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(TFT) Slow Magic

>Date: Mon, 06 Oct 2008 23:04:07 -0500
>From: "Todd Roseberry" <paleryder1@verizon.net>
>Subject: Re: (TFT) Stormbringer & Elric
>Even more testing of one's patience would be Hyborean magic. It's slow, 
>dangerous, corrupting but big and powerful. Hard to role-play such a wizard 
>if you're interested in "instant" magic.

How about this (POMA-style) house rule?
Each spell costs: Cost + IQ - 5 rounds to cast for only 1 fatigue (although upkeep costs may be paid by fatigue after the spell has been successfully cast). Upkeep costs can be paid upfront for an extra 2 rounds per point. If upkeep costs are purchased this way, they last three times as long.
Spells can be cast normally, but strictly adhere to the notion that if you take have ST 12, take 11 points of fatigue from spells, take 1 point from a dagger, you die.
The roll to succeed (and 1 point fatigue cost) is made upfront if a non-missile spell, at the end if it is a missile spell. 
Total virtual ST spent on the spell (normal cost + upkeep) cannot exceed the wizard's IQ.
If distracted (e.g. hit in combat or "countered" see below), spend 1 fatigue OR make an IQ roll to keep concentration. 
Success adds one round to the casting time (even if it was paid for normally with fatigue), while failure indicates a spell fizzle (only 1 fatigue for missile spells, since it never went off).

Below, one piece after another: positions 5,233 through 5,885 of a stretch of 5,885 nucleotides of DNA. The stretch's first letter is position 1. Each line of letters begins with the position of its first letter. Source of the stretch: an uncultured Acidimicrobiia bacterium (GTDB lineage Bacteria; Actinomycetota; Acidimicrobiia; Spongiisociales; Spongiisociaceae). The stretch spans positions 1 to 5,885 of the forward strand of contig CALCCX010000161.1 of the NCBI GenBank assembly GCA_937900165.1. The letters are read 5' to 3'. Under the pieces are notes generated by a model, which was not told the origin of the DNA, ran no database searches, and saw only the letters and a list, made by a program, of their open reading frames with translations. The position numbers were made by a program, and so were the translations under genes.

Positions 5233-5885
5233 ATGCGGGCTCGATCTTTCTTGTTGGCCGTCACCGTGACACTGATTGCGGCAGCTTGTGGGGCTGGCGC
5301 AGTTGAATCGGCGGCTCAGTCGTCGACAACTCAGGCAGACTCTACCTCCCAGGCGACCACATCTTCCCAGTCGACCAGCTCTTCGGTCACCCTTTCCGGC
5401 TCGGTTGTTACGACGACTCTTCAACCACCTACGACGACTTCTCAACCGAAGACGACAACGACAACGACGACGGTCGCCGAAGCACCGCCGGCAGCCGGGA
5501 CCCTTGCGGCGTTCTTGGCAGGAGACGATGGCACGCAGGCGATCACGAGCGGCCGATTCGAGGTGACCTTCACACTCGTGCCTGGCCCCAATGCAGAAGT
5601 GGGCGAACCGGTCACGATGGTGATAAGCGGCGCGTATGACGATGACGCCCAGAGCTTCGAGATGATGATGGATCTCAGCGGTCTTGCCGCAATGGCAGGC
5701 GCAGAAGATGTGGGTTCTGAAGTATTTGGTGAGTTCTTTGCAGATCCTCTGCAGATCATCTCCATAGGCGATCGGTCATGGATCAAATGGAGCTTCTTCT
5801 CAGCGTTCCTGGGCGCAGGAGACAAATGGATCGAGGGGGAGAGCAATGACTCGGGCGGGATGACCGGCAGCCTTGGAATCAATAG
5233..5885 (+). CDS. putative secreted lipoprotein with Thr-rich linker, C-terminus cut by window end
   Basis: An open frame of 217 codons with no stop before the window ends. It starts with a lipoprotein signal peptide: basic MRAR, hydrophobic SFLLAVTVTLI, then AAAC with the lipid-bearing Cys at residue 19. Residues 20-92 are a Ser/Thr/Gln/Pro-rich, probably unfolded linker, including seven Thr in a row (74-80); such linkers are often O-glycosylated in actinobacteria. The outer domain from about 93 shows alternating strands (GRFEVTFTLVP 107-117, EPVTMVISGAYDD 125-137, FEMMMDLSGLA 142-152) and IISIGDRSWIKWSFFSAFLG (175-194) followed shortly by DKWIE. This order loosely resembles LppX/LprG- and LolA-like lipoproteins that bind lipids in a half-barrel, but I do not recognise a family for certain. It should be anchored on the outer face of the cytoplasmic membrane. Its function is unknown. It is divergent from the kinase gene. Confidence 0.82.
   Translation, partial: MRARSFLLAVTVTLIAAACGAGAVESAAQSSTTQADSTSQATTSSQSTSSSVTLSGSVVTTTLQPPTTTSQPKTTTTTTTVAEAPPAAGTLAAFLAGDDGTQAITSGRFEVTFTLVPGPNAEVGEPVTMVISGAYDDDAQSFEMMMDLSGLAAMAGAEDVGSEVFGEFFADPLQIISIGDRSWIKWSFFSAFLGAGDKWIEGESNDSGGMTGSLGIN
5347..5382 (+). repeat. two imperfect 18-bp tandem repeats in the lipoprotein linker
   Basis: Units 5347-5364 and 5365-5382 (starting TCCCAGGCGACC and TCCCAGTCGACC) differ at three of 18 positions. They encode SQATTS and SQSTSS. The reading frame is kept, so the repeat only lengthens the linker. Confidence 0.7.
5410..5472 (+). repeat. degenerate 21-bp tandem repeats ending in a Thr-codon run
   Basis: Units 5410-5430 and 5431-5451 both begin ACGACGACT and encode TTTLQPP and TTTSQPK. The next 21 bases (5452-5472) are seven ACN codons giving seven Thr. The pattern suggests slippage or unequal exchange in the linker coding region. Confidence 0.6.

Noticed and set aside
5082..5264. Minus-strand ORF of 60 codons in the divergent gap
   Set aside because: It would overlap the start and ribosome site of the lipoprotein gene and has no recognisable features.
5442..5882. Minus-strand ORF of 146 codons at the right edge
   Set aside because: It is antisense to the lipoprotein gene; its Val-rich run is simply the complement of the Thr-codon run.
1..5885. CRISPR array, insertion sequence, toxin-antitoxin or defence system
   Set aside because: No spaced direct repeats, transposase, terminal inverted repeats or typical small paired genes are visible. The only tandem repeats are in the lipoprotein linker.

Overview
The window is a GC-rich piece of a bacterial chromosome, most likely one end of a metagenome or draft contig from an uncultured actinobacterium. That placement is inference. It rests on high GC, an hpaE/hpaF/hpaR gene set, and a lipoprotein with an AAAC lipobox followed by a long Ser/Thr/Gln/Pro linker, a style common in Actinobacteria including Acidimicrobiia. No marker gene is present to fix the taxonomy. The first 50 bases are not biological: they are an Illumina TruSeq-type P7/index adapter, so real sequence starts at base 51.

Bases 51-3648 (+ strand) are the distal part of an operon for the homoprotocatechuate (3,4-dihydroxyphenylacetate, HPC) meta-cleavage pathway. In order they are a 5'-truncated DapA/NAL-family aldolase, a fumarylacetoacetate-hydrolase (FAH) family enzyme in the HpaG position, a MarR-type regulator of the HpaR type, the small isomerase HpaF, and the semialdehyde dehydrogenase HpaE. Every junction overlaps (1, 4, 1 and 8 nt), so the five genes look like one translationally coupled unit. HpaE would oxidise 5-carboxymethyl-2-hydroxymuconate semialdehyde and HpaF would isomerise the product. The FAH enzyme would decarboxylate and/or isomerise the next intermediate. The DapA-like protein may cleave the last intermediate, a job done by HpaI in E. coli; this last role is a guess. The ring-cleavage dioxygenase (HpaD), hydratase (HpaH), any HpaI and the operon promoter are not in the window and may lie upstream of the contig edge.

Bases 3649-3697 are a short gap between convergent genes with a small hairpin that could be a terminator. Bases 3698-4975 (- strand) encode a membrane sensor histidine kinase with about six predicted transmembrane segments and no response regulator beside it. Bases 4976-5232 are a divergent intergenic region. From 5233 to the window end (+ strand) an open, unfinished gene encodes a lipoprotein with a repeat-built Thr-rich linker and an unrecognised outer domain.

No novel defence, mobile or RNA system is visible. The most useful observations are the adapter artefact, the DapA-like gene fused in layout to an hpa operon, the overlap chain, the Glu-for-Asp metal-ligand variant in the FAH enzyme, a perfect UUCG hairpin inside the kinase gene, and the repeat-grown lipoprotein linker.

Make recovery from casting spells take 1 hour per point to discourage their use for spells.
Multiple spells may be active at the same time, but only one spell can be cast at a time.
Any true wizard (not a hero who has taken a spell) can "counter-spell" another wizard (much like declaring a defend/dodge action) by spending 1 fatigue AND rolling against IQ. The spellcasting wizard may "resist" by spending 1 fatigue OR rolling IQ as if distracted. 
This is to represent that notion that it is much harder to cast spells when someone is opposing you.

These apply ONLY to the initial casting roll:
A 16 on the initial casting roll is an automatic failure
A 17 on the initial casting roll does 5 points of fatigue damage to the caster unless the caster makes a successful IQ roll.
An 18 on the initial casting roll summons a demon (or other creature) who attacks the wizard unless the caster makes a successful IQ roll. Either way the caster takes 5 points of fatigue damage.

For any other IQ roll, 16+ is a failure with no extra consequences.

I haven't tried this yet, but it might give a different flavor to the game and not require "Conan the Librarian"

- Marc
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